This looks poor for Spider-Man, as he has failed to protect the woman he loves from death. Also, he has not followed the narrative structure that the Spider-Mantrilogy tends to follow. Todorov’s theory of narrative structure (1980) has not been established as there has been an equilibrium, disruption but no fully restored equilibrium is present. In turn, it perceives the more contemporary version of Spider-Man as a superhero who has lost his persona.

The film has successfully proven that Gwen is as intelligent as Peter as she switches the button off to save the city. Although, the film does not successfully portray Peter’s heroic personality as Gwen is perceived to be Peter’s hero as she is the one saves him and puts an end to the disruption.

In addition, romance plays a role in intertextuality. For example, when analysing The Amazing Spider-Man there is a distinction between the film and The Twilight Saga (2008-2012). Gwen Stacy is a girl whose father is a policeman, who falls in love with Garfield’s big-haired character. Peter adores Gwen, and by the end of the movie, the audience are satisfied to discover that she has fallen in love with him. They share a kiss in the rain, which is similar to the idea of when Mary Jane did but the audience feel more true love in the scene.

As Gwen is Peter’s intellectual equal, we see a connection, which was not evident with Mary Jane, which suggests that an intellectual woman is the right type for Peter as, they complete the mission together. The attraction between the pair is what makes the movie different but so successful right from their first iconic kiss in the rooftop scene. Nothing seems more romantic than to share a kiss at such a peaking point in the city along with the scene where they kiss on the bridge full of traffic.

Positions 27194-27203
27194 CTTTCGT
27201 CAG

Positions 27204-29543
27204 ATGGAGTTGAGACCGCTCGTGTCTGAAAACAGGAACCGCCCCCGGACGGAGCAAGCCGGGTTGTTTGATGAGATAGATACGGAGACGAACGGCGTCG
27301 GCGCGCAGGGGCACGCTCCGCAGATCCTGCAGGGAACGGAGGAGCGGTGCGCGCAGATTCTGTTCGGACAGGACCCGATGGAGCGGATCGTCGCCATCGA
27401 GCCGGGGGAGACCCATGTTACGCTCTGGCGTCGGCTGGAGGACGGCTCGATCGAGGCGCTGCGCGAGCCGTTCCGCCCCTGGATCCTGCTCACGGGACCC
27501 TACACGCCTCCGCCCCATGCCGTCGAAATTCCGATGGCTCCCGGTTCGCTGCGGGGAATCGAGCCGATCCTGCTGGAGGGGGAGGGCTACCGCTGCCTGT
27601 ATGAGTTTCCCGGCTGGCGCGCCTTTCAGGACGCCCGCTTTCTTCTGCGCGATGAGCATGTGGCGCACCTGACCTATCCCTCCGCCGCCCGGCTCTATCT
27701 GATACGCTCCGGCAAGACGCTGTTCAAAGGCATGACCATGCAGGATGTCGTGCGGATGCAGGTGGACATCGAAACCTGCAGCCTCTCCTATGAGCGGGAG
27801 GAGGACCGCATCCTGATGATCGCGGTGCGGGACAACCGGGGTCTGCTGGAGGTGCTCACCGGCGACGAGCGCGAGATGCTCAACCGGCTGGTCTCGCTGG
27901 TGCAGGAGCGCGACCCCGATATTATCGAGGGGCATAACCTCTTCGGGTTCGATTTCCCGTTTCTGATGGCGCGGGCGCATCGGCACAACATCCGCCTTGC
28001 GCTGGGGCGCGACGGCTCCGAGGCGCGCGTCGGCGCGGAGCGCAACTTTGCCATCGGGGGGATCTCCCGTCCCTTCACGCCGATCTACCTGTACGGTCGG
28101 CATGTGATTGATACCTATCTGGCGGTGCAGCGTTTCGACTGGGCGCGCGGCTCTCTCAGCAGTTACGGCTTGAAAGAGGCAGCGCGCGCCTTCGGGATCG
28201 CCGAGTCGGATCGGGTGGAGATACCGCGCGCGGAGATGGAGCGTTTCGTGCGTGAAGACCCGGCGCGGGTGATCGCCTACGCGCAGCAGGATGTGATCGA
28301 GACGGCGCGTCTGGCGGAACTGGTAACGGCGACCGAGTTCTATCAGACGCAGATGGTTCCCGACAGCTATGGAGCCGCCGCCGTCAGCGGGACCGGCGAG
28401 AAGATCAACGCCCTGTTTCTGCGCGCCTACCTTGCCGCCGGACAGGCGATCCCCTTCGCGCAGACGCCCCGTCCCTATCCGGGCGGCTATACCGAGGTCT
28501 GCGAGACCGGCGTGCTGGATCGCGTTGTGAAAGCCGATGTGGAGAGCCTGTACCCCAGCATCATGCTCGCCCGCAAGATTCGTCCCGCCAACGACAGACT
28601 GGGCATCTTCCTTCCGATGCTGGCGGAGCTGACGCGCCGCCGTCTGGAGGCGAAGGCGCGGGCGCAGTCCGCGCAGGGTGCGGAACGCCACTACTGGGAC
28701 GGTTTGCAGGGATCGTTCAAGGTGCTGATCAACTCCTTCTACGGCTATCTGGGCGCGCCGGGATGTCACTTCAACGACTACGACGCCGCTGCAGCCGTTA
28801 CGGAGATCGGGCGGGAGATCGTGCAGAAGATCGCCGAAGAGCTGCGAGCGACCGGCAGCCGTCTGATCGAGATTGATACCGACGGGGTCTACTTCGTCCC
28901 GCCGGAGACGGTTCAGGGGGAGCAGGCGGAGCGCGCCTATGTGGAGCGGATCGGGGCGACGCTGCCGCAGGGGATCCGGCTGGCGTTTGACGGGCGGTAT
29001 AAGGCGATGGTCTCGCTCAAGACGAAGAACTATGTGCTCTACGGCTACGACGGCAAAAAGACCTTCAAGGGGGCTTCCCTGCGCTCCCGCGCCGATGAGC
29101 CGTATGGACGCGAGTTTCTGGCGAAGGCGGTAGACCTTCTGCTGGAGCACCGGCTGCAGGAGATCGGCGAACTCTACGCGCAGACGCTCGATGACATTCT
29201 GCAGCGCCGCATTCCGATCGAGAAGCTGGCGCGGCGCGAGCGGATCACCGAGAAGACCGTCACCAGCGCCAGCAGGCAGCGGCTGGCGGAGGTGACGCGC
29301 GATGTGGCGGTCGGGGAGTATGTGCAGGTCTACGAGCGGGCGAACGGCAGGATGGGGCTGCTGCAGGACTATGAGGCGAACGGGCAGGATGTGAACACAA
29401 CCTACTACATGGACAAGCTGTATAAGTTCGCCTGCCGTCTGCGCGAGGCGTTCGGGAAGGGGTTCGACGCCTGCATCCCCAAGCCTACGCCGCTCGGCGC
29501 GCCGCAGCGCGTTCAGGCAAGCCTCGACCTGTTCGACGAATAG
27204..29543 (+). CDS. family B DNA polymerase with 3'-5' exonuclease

The Spider-Man mythology is about Peter who lives with his auntie and uncle, who have raised him after his parents died. They play a central part in The Amazing Spider-Man – especially with Peter’s discovery of a briefcase that his father left behind on the night he left. That briefcase establishes the conflict with Peter’s father and his best friend. An extra scene takes place in the credits, which suggests that Parker’s father will continue to figure into subsequent films. They are more like spies, which were not relevant in the first trilogy.

Unlike the original Spider-Man, The Amazing Spider-Man has more 3D advanced technology in order to reinforce Garfield’s performance. Special effects and advanced technologies have altered these storylines and the multiple universes. This has sold Peter as a unique selling point. For example, when Maguire’s Spider-Man wanted to swing from tall buildings, he shot spider webs out of his wrists.

Nevertheless, Garfield’s superhero did not show such a mutation; therefore, he built his own mechanical version. Point of view shots have always established the action and the emotion of characters. As contemporary cinema has progressed in Hollywood, an audience are “more selective” when choosing a film as it is seen to be more of “a movie” rather than “the movies” (Fadiman, 1973:14).